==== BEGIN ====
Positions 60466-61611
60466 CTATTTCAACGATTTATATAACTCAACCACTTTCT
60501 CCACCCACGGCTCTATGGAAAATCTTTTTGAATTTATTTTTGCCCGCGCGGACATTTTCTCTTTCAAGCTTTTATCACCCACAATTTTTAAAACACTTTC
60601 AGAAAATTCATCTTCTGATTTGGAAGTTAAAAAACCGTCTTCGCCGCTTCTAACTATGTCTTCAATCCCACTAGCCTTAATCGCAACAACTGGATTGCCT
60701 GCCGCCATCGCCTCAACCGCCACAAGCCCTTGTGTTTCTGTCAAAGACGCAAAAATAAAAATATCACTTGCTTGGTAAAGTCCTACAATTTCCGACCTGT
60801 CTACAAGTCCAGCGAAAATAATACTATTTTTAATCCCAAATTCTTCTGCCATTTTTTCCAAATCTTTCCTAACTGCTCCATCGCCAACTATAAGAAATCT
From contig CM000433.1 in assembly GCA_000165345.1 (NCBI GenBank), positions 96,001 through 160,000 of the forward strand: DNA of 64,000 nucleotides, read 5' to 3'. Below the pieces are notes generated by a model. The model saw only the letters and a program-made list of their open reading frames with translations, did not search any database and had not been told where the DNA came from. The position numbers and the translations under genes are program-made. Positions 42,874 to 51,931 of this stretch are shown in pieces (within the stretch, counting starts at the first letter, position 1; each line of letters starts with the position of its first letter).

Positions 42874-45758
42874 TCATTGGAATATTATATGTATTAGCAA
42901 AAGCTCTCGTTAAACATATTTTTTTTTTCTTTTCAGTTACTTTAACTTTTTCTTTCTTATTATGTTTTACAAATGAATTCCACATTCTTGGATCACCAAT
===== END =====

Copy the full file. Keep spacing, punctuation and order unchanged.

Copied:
Positions 60466-61611
60466 CTATTTCAACGATTTATATAACTCAACCACTTTCT
60501 CCACCCACGGCTCTATGGAAAATCTTTTTGAATTTATTTTTGCCCGCGCGGACATTTTCTCTTTCAAGCTTTTATCACCCACAATTTTTAAAACACTTTC
60601 AGAAAATTCATCTTCTGATTTGGAAGTTAAAAAACCGTCTTCGCCGCTTCTAACTATGTCTTCAATCCCACTAGCCTTAATCGCAACAACTGGATTGCCT
60701 GCCGCCATCGCCTCAACCGCCACAAGCCCTTGTGTTTCTGTCAAAGACGCAAAAATAAAAATATCACTTGCTTGGTAAAGTCCTACAATTTCCGACCTGT
60801 CTACAAGTCCAGCGAAAATAATACTATTTTTAATCCCAAATTCTTCTGCCATTTTTTCCAAATCTTTCCTAACTGCTCCATCGCCAACTATAAGAAATCT
From contig CM000433.1 in assembly GCA_000165345.1 (NCBI GenBank), positions 96,001 through 160,000 of the forward strand: DNA of 64,000 nucleotides, read 5' to 3'. Below the pieces are notes generated by a model. The model saw only the letters and a program-made list of their open reading frames with translations, did not search any database and had not been told where the DNA came from. The position numbers and the translations under genes are program-made. Positions 42,874 to 51,931 of this stretch are shown in pieces (within the stretch, counting starts at the first letter, position 1; each line of letters starts with the position of its first letter).

Positions 42874-45758
42874 TCATTGGAATATTATATGTATTAGCAA
42901 AAGCTCTCGTTAAACATATTTTTTTTTTCTTTTCAGTTACTTTAACTTTTTCTTTCTTATTATGTTTTACAAATGAATTCCACATTCTTGGATCACCAAT